By Gretel Sneath
Mount Gambier’s Peter Loring works full-time in the forestry industry but, after dark, he moonlights as a coffee roaster.
And, yes – it’s caffeine that fuels his late-night sessions spent developing the ultimate blends.
Peter’s quest for the perfect cup of coffee came out of pure economics – coffee addictions don’t come cheap when you have a young family.
“Once you discover great coffee, it sparks that basic quest for something that’s yummier than the last one,” he smiles
“You get more picky and start this journey of seeking out the best coffee you can find in all of the specialty cafes, and this can become quite an expensive habit.”
Peter built his own roaster out of a turbo oven and a pasta pot, and then progressed to a popcorn popper before taking the plunge and purchasing a small commercial roaster.
“Roasting coffee is great fun – the smells, the sounds, and it’s that great mix between art and science; science being the chemical reactions but the art side being the taste and interpretation of the two worlds,” he explains.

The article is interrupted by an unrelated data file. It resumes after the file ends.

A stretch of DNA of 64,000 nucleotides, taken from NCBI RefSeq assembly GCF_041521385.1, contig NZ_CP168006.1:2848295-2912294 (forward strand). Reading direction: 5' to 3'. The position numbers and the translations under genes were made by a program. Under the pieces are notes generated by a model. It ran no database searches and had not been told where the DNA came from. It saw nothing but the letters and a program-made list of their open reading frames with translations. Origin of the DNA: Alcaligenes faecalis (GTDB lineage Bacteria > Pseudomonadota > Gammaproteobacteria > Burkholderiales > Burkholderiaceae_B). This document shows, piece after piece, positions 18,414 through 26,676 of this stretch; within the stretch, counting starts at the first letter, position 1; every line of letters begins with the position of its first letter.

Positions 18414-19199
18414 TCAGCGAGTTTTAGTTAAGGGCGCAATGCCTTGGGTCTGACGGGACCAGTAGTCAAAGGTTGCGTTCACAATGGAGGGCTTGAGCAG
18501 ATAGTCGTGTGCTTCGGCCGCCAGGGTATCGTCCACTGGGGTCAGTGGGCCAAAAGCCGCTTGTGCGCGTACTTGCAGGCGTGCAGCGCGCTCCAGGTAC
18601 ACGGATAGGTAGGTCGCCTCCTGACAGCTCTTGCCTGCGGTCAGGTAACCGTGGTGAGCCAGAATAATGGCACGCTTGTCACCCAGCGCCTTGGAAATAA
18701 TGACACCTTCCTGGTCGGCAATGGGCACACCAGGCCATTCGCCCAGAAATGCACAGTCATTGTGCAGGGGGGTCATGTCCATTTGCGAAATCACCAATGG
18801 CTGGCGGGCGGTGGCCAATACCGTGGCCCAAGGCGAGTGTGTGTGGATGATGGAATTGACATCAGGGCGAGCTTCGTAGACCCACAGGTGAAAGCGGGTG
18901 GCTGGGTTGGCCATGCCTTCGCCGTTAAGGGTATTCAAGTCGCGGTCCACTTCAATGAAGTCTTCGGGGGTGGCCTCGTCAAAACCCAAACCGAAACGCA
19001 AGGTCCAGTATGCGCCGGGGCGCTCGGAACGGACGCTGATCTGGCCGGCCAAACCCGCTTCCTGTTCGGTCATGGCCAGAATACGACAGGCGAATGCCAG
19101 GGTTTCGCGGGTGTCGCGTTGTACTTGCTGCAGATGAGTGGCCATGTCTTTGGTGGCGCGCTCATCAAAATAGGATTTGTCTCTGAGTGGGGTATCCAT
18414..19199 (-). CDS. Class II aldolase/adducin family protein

After setting up a coffee cart at a local market, Peter says when customers began asking if they could buy take-home bags, he knew it was time to develop a brand.
“My wife Simone and I have always dreamed of having a café called Bricks & Mortar because a building is only as good as its foundations,” he says.
“It doesn’t matter how fancy your equipment and décor is, if you don’t have really high quality ingredients and taste, you’re not going to have a good product, and our approach to coffee is the same, so even though we don’t have a cafe, the name fits.”
A growing number of cafes and speciality stores stock the Bricks & Mortar Coffee Co’s distinctive brown bags of beans.
In fact, Peter has just developed the exclusive signature blend ‘The Girls’ for Mount Gambier’s new-look Presto Eatery, operated by popular foodie duo, Lucy Von Stanke and Josslyn Lee.
“They had some ideas about the sort of taste they were after with hazelnut and milk chocolate notes, and trying to get some caramels in there; just really yummy coffee that would work well across all brewing methods,” he says.
“I’m also very hands-on with the staff barista training because we want them to make the best coffee they can. It’s an over-used quote, but life really is too short for bad coffee.”
(Headline image by Ockert Le Roux)
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